The last 30 millennia of human history is then summarized quickly. After the nuclear holocaust the self-sufficient space arcologies (with a total population less than 1 million) began to fragment and some went off looking for new planets, as their industrialist founder had intended. The majority stayed in earth orbit, continuing to use the resources available in our home system. The travellers developed very slowly, because they had to spend all their energy on survival in deep space. Those left behind continued scientific research and tried to re-colonize Earth, but the severe nuclear winter led into 10,000 year ice age.
Their crowning scientific achievement was called Mode II Consciousness or S-Space. This was an accidental byproduct of their zero-sleep project, which revealed a way to slow human metabolism and consciousness such that they would remain fully aware, but perceive time at 1/2000th the normal rate. This explains how they live "forever" and can travel between stars in "days", because they are calculated from the subjective perspective of someone living in S-Space. The Immortals' ability to make objects appear in their hands instantly, is just a result of service robots placing the object in their hand at normal speed, which is too fast to notice from the perspective of S-Space.
After this discovery, the leading arcology decides to track down the traveling arcologies. Their trip takes place in S-Space so they never age, gaining their Immortal moniker. Meanwhile, the normal space (N-space) travellers have endured hundreds of generations and repeated political upheavals. The Immortals discover that due to their twisted metabolisms they cannot breed. Using their vastly superior technology, they control the new planet-based colonies from behind the scenes and use the Planetfest games as a recruiting method to reinforce their numbers. Peron and company commandeer the ship and go back to their legendary roots of Earth, while in S-Space.
En route they realize that centuries have passed on their homeworld and there is no point in ever returning. The ship also encounters shadowy deep-space life forms of ambiguous intelligence, who are only visible from S-space. The Immortal crew dismisses this routine sighting as just another mystery of the galaxy. Peron arrives on Earth, finding it as nothing more than a mostly frozen nature preserve. They discuss their next move and resolve to uncover more secrets about the Immortals. While in orbit around Earth they detect that a large portion of the radio traffic throughout the Immortals' communication network seems to be coming from nowhere.
When they track down the location they find the hidden Immortal headquarters isolated in deep space. Peron's gang manages to evade security and stowaway aboard a supply ship bound for the headquarters. Upon arrival they are immediately captured by the superior security at HQ. Here they meet the other scientist characters from Part I and are congratulated for coming so far. They are invited to become equal partners in the quest to solve a new problem.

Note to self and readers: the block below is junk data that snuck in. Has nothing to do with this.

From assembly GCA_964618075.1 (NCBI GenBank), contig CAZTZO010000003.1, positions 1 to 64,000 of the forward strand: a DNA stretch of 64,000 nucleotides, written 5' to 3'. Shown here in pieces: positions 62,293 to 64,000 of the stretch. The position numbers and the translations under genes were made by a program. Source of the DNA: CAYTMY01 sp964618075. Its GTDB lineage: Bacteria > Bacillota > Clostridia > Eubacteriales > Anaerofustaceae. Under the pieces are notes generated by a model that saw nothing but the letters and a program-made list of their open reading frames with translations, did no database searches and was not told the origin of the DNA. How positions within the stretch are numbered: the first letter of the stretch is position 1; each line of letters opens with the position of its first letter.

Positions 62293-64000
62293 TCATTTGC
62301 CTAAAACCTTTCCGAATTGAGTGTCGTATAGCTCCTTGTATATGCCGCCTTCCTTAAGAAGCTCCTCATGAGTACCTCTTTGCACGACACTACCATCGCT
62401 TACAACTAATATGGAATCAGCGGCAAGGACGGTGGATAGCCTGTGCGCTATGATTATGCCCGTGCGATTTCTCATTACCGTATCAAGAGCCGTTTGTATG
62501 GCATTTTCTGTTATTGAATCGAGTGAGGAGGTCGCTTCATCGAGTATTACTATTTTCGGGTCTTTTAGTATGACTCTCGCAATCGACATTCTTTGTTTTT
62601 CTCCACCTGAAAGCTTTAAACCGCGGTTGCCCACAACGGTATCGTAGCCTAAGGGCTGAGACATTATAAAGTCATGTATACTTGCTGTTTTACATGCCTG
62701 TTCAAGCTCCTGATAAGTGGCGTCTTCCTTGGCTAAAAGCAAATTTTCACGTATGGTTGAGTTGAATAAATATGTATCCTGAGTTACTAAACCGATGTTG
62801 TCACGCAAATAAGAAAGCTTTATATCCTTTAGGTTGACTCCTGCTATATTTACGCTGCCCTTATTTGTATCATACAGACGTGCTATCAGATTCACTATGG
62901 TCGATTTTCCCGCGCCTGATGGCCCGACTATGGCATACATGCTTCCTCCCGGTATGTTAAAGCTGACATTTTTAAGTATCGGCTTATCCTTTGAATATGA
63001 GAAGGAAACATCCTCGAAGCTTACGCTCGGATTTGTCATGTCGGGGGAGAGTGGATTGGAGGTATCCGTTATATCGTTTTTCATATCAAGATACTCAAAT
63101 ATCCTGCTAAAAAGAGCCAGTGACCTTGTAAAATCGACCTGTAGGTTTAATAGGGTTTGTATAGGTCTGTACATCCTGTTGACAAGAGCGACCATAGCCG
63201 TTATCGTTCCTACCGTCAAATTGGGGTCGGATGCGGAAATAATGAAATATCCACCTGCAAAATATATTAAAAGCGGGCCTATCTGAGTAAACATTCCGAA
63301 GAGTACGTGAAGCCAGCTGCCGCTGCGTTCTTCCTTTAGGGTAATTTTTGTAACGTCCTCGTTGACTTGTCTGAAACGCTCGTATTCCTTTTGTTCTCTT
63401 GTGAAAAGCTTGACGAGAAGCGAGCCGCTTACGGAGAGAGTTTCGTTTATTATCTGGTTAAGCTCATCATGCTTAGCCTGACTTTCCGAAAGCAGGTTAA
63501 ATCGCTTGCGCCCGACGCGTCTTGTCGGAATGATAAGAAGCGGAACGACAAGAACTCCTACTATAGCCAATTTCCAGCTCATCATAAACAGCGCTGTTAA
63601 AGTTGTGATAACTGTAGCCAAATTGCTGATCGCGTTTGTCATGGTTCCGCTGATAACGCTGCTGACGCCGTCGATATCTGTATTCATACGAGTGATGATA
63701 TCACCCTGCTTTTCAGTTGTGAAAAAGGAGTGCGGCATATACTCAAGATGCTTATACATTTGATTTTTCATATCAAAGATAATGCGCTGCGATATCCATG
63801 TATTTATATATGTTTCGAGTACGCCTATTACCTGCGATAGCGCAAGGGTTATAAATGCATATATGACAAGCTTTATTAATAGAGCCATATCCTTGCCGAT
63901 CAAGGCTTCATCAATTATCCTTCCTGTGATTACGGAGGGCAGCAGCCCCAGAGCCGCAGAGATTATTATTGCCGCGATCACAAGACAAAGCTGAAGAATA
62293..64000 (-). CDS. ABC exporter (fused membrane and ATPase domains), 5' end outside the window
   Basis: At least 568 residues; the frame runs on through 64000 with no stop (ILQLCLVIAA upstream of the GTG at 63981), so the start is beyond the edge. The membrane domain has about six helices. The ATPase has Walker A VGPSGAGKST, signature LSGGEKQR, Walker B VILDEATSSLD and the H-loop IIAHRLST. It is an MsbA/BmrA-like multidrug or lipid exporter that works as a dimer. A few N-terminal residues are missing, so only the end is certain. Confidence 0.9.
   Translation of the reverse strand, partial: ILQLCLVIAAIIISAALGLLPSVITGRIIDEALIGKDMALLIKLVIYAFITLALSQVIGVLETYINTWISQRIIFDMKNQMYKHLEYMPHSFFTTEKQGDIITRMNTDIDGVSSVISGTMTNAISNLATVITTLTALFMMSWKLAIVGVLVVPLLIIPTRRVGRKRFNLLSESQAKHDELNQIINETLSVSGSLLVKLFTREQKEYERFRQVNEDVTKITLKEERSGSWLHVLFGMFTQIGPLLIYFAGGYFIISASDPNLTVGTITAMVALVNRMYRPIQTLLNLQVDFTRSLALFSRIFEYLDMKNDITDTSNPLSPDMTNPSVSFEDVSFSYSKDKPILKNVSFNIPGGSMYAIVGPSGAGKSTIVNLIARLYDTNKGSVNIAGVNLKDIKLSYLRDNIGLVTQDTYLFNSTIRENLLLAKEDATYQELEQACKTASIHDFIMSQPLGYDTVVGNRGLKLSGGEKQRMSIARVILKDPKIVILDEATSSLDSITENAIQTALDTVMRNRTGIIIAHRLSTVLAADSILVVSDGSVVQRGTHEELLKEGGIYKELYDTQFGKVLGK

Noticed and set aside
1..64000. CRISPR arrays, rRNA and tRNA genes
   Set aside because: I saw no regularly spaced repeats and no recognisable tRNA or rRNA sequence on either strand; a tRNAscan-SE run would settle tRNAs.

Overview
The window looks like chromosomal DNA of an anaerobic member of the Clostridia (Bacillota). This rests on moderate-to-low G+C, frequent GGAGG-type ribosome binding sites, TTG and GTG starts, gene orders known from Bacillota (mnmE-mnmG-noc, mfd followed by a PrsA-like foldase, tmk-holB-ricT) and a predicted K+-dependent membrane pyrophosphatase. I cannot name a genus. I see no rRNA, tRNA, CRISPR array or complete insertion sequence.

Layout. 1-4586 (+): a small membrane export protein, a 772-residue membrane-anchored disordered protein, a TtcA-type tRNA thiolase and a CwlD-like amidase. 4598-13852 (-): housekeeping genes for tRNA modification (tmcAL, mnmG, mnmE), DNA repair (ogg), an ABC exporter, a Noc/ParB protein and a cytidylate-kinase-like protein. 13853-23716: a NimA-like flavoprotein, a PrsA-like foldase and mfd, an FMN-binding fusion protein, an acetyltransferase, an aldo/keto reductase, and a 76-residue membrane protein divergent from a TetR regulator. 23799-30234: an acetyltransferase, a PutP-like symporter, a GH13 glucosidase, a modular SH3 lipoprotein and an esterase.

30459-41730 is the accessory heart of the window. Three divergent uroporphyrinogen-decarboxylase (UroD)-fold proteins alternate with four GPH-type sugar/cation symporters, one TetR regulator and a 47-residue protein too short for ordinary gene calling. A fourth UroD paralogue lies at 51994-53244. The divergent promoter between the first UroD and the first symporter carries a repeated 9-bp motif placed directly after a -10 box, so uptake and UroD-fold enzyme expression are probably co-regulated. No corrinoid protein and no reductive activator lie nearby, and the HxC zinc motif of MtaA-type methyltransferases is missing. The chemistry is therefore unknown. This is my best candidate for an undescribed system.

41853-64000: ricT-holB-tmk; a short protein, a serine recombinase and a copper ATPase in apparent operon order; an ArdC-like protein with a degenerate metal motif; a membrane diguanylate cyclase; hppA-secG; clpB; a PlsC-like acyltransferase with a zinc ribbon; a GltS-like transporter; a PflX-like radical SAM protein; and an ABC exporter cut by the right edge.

Apparently the deep space life forms they briefly saw previously, are miniature versions of giant entities situated in the gulfs of deep space between galaxies. These enormous beings are unquestionably intelligent, and the Immortal HQ is actually a research station entirely devoted to studying them. These beings communicate on extremely long wavelengths, which are so slow, even S-Space is woefully inadequate to process them. However Immortals have interpreted some signals, which seem to indicate the Deep Space Beings predict that the stars in the spiral arm will all mysteriously go dark in the next 40,000 years; an impossibly short time on the cosmological scale. Whether the Deep Space beings are actively causing this artificial transformation is unknown.
To better understand the problem, the Immortals are devising a new T-Space which is an even more radical slowing of human consciousness. Peron's group agree to help, but insist on building a new facility that will be operated only in N-space, resisting the logic that S-Space is superior method of operation. After much debate, the Immortal scientists agree to the plan. The narrative ends here, but the last few pages are from the perspective of one of Peron's friends who has volunteered as a guinea pig for T-Space. He relates the last 5 T-minutes of the universe, which is over 1000 years of normal time. He witnesses the final Big Crunch while somehow he and the deep space beings remain unaffected by the singularity.